I cant count how many times that I have gotten a call from a buyer or selling agent with the following statement "Hey, I won the bid so now what?". HUD properties are homes owned by the national government. So dont think our lil'ol Georgia GAR contract is acceptable. It's not. HUD has their own sales contracts, addendums and method of doing things. Selling agents need to know that right off the bat. You can not bully your way through the system. That will not get you anywhere. Remember the saying "you catch more flies with honey than you do with vinegar". Everyone at the asset management, field service management, listing broker company and closing agents offices are working like crazy to get a huge flow of properties through the system. Patience is the key to success. I know the feeling of "my deal is the most important deal to me" and I sympathize. There are hundreds of other deals out there that is most important to someone else too.
Here's the process:
Once you win a bid, the selling agent has 48 hours to get the signed contract, addendum, prequalification letter and earnest money to the Asset Manager. Then the asset manager has to review the package for errors. Just so you know, local listing brokers are more than willing to review your contract package before you send it off. This would prevent delays once it gets to the Asset Manager and speed up the amount of time it takes to get the contract package back. If there are errors in the package, the selling broker is notified by email or fax and given 24 hours to correct the errors. If the error does not get corrected, your contract will not be signed. Once the package is complete with no errors, it is signed off on by the Asset Manager and dated. The package is then emailed back to the selling broker. It is at this point that a selling broker should notify the buyer that the contract is binding and forward the contract package email to the buyer for their records, as well as to the lender. The Asset Manager will send a copy of the contract package to HUD's designated closing attorney so that they can finalize title work on the property and clear outstanding Homeowners association dues etc.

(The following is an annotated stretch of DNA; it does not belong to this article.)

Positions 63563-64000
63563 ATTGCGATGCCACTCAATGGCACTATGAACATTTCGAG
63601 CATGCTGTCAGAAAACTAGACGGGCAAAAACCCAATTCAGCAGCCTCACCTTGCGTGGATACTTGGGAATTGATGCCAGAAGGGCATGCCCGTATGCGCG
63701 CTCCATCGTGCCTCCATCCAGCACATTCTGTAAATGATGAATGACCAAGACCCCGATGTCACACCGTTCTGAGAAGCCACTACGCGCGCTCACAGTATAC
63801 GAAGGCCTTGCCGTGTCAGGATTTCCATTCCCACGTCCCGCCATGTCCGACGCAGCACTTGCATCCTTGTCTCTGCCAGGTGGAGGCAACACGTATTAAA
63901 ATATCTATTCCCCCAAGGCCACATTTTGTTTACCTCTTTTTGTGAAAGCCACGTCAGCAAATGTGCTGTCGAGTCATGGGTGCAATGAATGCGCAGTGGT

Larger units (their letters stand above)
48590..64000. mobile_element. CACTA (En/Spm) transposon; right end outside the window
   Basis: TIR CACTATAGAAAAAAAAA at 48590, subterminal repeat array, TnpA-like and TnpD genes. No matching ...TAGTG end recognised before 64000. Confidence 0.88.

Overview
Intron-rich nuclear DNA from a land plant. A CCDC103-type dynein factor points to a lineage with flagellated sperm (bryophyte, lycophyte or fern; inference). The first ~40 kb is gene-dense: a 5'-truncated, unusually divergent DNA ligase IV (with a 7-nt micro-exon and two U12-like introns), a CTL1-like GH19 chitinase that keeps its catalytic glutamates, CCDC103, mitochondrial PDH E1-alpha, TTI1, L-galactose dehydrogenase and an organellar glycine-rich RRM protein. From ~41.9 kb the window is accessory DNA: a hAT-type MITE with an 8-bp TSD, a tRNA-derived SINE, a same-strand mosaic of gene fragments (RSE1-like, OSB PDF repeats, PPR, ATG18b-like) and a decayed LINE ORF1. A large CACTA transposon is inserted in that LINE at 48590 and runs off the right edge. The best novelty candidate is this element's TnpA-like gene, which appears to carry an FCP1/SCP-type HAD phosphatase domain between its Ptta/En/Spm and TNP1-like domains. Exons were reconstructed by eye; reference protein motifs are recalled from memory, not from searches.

Once you have your binding contract package, you can send in a request for permission to activate utilities so that you can do a home inspection. During winter months, there is a fee associated with this request so that the Field Service Manager can re-winterize the property after your inspection is complete. Activating utilities for inspections is the buyers responsibility. HUD does not do this for you. You may keep the utilities on for three days to conduct inspections and then they have to be shut back off and notify the Field Service Manager that this has been done. If all is satisfactory with the inspection, then your lender can begin getting the loan paperwork in order for closing.
Once you have a clear to close from the lender, the selling agent can contact the closing attorney and schedule the closing. You must schedule and have the lender send in the package by five days ahead of the desired closing date. The reason behind this is the listing broker will be notified of the pending closing and will have to reinspect the property for condition compared to condition at contract. The closing attorney will have to prepare closing documents and send them to HUD for review and approval. Once everything is complete, the selling agent will be send a preliminary settlement statement for your closing.
On closing day, the buyer will need to bring their drivers license and a certified check payable to HUD for any money due from the buyer at closing. The documents will all be signed and the property will transfer to the new buyer. HUD does not provide keys to the property. The selling agent will open the property after closing and remove the padlocks on garage doors and crawl spaces. The buyer will need to install new locks for their home.
I hope I was able to answer most questions about "NOW WHAT?" but if you still have a question, feel free to call. : )